A NASA ground-control team on Saturday used a robot arm to unpack an expandable module and attach it to the International Space Station, setting the stage for a novel test of a habitat for astronauts, researchers and even tourists.
The 3,100-pound (1,400 kg) module, manufactured and owned by Bigelow Aerospace, was launched aboard a SpaceX Dragon cargo capsule that reached the station on Sunday.
The module was attached to the station at 5:36 am EDT (0936 GMT) as the station flew about 250 miles (400 km) above Earth, the U.S. space agency said during a live broadcast on NASA TV.
The Bigelow Expandable Activity Module, or BEAM, is scheduled to be inflated with air in late May, beginning a two-year experiment to see how it holds up in the harsh environment of space.
Made of impact-resistant, Kevlar-like materials and other fabrics, the lightweight habitats could save millions of dollars in launch costs compared with metal modules. They may also offer better radiation protection for astronauts, officials with NASA and Bigelow Aerospace said before the April 8 launch.
Bigelow, based in North Las Vegas, Nevada, tested two unmanned prototypes a decade ago, but BEAM is its first inflatable that will host astronauts.
The company, owned by real estate billionaire Robert Bigelow, is working on operational modules 20 times larger than BEAM, which is about the size of a small bedroom.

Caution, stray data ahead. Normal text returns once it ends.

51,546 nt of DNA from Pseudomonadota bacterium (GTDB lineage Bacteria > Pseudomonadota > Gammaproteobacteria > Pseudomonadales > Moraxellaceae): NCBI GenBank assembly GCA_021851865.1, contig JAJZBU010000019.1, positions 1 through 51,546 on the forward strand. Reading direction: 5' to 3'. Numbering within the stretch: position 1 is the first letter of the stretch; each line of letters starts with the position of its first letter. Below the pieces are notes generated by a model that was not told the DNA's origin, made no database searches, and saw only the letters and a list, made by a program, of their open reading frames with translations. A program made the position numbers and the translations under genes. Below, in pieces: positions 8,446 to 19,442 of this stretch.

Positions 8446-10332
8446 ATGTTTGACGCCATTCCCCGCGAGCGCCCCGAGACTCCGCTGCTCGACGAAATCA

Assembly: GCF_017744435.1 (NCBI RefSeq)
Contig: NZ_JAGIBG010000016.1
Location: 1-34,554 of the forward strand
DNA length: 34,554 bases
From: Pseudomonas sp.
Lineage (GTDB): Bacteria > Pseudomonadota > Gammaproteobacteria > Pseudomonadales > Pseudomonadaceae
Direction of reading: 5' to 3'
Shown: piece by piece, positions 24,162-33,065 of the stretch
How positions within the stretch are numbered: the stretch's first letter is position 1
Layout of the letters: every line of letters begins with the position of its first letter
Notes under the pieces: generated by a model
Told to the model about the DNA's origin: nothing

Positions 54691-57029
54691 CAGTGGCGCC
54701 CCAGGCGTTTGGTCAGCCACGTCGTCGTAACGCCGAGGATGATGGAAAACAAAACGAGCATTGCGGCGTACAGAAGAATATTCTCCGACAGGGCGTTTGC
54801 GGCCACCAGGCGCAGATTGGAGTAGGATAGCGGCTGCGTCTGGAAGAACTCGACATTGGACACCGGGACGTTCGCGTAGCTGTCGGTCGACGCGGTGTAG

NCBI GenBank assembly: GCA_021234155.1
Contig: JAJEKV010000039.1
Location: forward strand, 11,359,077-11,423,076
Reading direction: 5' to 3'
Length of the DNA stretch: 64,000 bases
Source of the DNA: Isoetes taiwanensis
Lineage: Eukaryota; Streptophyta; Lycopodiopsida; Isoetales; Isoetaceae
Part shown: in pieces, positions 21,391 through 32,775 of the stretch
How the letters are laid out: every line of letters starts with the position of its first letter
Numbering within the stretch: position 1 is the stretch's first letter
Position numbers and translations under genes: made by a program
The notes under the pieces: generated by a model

Dubbed the B330, it is designed primarily to be free-floating habitat, but Bigelow is talking with NASA about attaching one to the space station. It would add about 12,000 cubic feet, or 30 percent more space, to the outpost to support NASA and commercial projects.
The company is developing time-share agreements to lease space aboard the module to commercial entities, research organizations and the occasional space tourist.
“Our hope is that NASA would be the primary customer for that structure,” Bigelow said at a press conference on Monday at the Space Symposium in Colorado Springs.
NASA is interested in expandable habitats to serve as crew living quarters during three-year trips to and from Mars.
BEAM's test run is intended to see how it withstands the temperature swings and high-radiation environment of space. Members of the station crew also will install sensors to monitor orbital debris and micrometeoroid impacts.
“This type of architecture has never been flown before,” Bigelow told reporters before launch. "We’re not 100 percent sure of its behavior. It is a testing station. That is the whole point here, in all respects,” Bigelow said.
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